Meteor showers are among the most enjoyable astronomy events with shooting stars streaking through the sky as Earth plows through a field of debris left behind by a comet. Most meteor showers throughout the year are predictable, but the end of Memorial Day weekend will bring a celestial wild card that could outshine every other meteor shower of 2022. Or it may not.
On Monday night into Tuesday morning, the Earth may cross paths with the remnants of comet 73P/Schwassmann-Wachmann (SW3), a defunct comet that broke apart in 1995. After SW3 splintered into countless pieces nearly three decades ago, debris from the breakup could intersect the Earth at the end of Memorial Day weekend. If this comes to fruition, it could spark a brief but intense meteor shower over North America.
The viewing window for the potential meteor storm is anticipated to last only about 30 minutes, spanning from 12:45 to 1:17 a.m. EDT on Tuesday, May 31, according to the American Meteor Society (AMS). “We believe that this event has a chance of being something spectacular,” the AMS explained on its website. “When viewing events such as these, one should expect nothing extraordinary to happen but certainly hope for the best!”
“If it actually passes through this broken up trail, you could see a lot of meteors every hour,” Fraser Cain, publisher of the astronomy outlet “Universe Today,” told KCBS Radio. However, Robert Lunsford of the American Meteor Society says the meteors entering the atmosphere must be larger than normal in order to be seen from the ground.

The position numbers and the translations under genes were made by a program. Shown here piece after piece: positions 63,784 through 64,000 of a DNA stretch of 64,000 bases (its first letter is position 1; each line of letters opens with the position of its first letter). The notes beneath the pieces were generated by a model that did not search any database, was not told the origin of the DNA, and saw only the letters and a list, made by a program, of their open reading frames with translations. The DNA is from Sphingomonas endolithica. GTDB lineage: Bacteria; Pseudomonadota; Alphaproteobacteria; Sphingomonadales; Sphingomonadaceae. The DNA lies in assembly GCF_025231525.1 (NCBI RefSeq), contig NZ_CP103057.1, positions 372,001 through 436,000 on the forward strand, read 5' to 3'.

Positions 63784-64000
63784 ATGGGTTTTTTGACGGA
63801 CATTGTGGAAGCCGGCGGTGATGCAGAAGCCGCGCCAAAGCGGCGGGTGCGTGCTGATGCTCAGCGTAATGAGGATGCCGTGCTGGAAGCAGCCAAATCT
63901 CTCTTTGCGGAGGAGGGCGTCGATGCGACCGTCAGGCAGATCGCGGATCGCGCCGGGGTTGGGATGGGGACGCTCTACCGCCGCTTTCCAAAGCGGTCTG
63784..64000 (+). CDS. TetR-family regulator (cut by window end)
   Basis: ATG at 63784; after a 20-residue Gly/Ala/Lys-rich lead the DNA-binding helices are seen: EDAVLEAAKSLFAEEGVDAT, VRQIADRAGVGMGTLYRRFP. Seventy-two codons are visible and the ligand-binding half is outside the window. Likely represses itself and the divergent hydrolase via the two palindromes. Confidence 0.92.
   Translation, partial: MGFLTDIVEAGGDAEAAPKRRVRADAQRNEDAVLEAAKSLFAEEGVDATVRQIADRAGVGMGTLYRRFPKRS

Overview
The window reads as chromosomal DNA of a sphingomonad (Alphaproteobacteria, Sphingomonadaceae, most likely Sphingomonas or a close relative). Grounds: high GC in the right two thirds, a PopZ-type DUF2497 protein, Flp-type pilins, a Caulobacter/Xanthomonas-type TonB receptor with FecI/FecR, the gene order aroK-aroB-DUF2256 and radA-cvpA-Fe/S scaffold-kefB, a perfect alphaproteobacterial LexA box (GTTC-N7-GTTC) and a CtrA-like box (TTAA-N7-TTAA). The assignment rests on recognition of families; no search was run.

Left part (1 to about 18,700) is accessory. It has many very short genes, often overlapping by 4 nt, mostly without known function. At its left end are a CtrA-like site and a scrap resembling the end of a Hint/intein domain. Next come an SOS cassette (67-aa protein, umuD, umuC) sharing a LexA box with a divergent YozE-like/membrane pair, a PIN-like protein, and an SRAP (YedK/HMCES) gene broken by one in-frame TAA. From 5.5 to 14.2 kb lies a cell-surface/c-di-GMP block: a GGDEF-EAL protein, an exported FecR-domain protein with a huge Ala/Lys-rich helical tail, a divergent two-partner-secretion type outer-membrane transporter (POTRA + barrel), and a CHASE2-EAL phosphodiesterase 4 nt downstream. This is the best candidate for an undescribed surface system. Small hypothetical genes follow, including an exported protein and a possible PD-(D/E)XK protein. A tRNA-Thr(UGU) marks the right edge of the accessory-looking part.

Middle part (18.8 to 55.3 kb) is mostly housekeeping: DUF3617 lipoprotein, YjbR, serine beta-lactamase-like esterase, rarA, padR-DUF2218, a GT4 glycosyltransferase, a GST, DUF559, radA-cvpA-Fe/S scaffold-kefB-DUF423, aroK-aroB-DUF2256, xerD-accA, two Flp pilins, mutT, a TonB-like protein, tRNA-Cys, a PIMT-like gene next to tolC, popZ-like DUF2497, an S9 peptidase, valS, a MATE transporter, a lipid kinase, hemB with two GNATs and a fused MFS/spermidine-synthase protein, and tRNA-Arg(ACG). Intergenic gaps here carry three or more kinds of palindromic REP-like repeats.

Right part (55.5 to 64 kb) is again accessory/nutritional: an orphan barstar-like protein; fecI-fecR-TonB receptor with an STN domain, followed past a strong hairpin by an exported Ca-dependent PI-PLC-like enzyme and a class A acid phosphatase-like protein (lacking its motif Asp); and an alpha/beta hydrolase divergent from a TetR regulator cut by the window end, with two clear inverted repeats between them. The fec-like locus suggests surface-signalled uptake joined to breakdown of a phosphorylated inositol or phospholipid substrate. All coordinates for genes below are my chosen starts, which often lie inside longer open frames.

Because of that, Lunsford says the meteor shower is highly unlikely — but he adds: “We believe that this event has a chance of being something spectacular and that we would be remiss by not publicizing it.”
According to EarthSky.org, the famous Leonid meteor storm of 1966 produced meteors falling at a rate of 40 meteors per second. Witnesses said they felt like they had to clutch the ground because of the impression of Earth moving through space.
NASA says astronomers have been observing the comet for nearly a century, and the comet’s trajectory and path around the sun is well understood. “Amateur and professional astronomers around the world have been tracking its spectacular disintegration for years,” NASA said.